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  • yorro

Trip Generation is Nonsense

Updated: Jun 18, 2020

In the late 1840s, a physician named Ignaz Semmelweis was working in the maternity ward of Vienna’s general hospital when he noticed that women were dying at an unusually high rate. At that time, people did not have a good understanding of what caused disease, and often attributed illness to “bad humours”, unbalances within bodily elements, or dangerous vapors from swamps and other places in the environment. Seeking to reduce the mortality rate, Semmelweis set about trying to figure out what was causing the abnormally high number of deaths. At first he thought it might be the position in which women were giving birth, so he ordered all would-be mothers to stop giving birth on their side—the mortality rate remained unaffected. Next, he speculated that it might have something to do with a priest’s daily ritual of walking through the hallways ringing a bell in blessing, so he sent the priest home---still no change in mortality. It wasn’t until a fellow doctor died from the infection of a scalpel prick during an autopsy that Semmelweis began to uncover the real cause and effect---right before his death, the other doctor had shown symptoms remarkably similar to those of the women who died in the maternity ward.

As he investigated further, Semmelweis noted that at this hospital, doctors often performed autopsies immediately prior to performing births, and as a result women seemed to be dying more frequently. Women who gave birth with midwives (who did not perform autopsies) seemed to have a better chance of survival. Believing that some sort of agent was being transferred from corpse to living person, Semmelweis created a new regulation that required that all doctors rinse their hands with a chlorine hand wash before performing births, and the mortality rate dropped dramatically. Two centuries later, it is clear enough to see that Dr. Semmelweis had stumbled upon the germ theory of disease. Unfortunately, at that time, other physicians considered these findings distasteful and they were ignored; germ theory was not fully accepted in the field of medicine until several decades later.

This story is a great example of how badly human beings can misunderstand cause and effect, even in the face of what appears self-evident. In the modern day, we probably assume that we have progressed beyond the capacity for this scale of delusion, but unfortunately we haven’t---including in the field of planning. In just about every planning office in the US today, there seems to be an underlying misunderstanding which has reshaped the land use of an entire continent and led to a whole range of negative health, environmental, and economic consequences over several generations. This idea, of course, is that land uses can “generate” motor vehicle trips, referred to as trip generation. Although it isn’t as damaging as the blind faith that bad humours can cause illness or ghosts are the source of disease, it has done significant damage to our entire built environment.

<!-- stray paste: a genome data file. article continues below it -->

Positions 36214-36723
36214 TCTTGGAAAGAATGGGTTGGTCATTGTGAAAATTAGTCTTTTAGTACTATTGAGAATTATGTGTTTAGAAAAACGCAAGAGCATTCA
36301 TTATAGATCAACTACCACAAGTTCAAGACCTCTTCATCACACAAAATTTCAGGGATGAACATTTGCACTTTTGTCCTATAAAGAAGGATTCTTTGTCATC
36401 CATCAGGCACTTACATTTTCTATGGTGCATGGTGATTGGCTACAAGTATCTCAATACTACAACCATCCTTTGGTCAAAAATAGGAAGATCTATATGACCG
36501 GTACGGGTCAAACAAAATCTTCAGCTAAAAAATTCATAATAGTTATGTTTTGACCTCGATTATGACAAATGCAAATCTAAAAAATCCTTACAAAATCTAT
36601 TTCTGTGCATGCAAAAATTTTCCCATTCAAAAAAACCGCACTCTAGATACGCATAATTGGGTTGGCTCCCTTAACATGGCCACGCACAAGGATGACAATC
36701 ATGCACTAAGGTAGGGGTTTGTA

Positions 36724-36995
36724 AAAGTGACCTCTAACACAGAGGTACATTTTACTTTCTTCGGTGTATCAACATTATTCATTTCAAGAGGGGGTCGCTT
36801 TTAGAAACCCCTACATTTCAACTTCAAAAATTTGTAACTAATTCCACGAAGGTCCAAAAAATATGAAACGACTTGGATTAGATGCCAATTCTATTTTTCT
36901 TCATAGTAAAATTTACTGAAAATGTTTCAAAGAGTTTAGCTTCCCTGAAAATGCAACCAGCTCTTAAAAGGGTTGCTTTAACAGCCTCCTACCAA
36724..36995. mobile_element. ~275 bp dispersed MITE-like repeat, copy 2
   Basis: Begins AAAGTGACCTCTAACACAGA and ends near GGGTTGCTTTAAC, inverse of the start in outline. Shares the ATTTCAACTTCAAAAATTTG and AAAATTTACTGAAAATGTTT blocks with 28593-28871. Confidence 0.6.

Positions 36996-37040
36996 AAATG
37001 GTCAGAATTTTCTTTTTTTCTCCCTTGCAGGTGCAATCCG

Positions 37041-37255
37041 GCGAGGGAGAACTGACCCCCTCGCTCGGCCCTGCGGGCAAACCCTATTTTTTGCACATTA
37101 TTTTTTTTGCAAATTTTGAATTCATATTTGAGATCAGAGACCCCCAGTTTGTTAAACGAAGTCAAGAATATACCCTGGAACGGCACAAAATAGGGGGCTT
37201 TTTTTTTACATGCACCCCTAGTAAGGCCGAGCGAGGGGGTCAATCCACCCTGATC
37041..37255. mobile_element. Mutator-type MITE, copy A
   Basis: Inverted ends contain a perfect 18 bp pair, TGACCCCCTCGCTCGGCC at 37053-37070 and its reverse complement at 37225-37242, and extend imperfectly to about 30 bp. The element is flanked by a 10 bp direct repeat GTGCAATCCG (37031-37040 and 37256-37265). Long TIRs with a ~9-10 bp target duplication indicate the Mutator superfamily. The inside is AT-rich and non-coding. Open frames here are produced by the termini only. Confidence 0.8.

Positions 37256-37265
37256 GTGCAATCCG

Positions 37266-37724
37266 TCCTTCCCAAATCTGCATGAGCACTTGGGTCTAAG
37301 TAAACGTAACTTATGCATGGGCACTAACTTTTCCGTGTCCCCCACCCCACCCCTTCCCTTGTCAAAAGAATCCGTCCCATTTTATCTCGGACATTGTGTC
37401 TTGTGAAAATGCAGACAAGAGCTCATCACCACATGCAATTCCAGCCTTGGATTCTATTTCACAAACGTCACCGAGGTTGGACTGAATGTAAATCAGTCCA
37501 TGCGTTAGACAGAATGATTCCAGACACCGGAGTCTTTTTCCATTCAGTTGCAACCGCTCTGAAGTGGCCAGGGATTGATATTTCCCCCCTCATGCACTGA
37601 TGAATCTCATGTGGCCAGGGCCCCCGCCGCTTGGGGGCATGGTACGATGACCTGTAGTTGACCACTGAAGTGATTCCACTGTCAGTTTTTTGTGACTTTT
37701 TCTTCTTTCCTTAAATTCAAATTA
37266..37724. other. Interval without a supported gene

In American planning, trip generation is the idea that land uses magically “generate” motor vehicle trips, and these trips then must be accommodated with more driving infrastructure. Go into any planning department and propose a new development—an office, an apartment building, or maybe a brewery—and one of the first things the planner will tell you is how many trips your proposal is going to “generate”, what traffic impact study you will have to pay for, or how much parking space or road improvements you will have to construct to accommodate it. It doesn’t matter if your future tenants, residents, or patrons don’t drive cars and never will, the actual actions of future individuals who will make the future travel decisions is unimportant. Under the paradigm of trip generation, it is the land use that uniquely determines how many trips will occur, and that is what you have to build to. Belief in trip generation is one of the reasons why so much of our land is sprawling parking lots and fast, expansive roads, and why so much of the United States is simply inaccessible without a car—we mandate that it be designed that way with every new development.

Where Does Trip Generation Come From?

Planning is the management of space, and it’s unclear how trip generation became the standard for managing space related to travel and motor vehicles (although it probably had something to do with trip generation being a fairly straightforward and consistent tool). At least one historical reference suggests that perhaps it could have essentially been a matter of convenience—predicting a person’s viewpoint was difficult, whereas setting a formula based on a land use was not.[1] Today, the gold standard for trip generation comes from the Institute of Transportation Engineers (ITE), which publishes a series of guides on how the concept works. In the third edition of the Trip Generation Handbook, the standard reference, the ITE defines trip generation as follows:

Trip generation is one measure of travel behavior. It is based on the notion that people regularly travel to or from a particular land use and location and that the amount and type of activity at the location—whether retail, office, residential, or service-oriented—uniquely determines the amount, type, and mode of that travel.[2]

The stated causal relationship here is that land use “uniquely determines” travel. Though the modern ITE guides clarify that trips include all modes of travel, when planners and engineers

talk about trip generation in general usage today, they are usually talking solely about motor vehicles. The ubiquity of this idea cannot be understated--look at just about any development code anywhere in the United States and you will find blind faith in trip generation embedded deep in the regulations. Go to any public hearing for a new apartment building and people will be nodding angrily about proposed apartments brimming over with motor vehicles pouring into the streets. No one challenges it, and so the misunderstanding stumbles onward.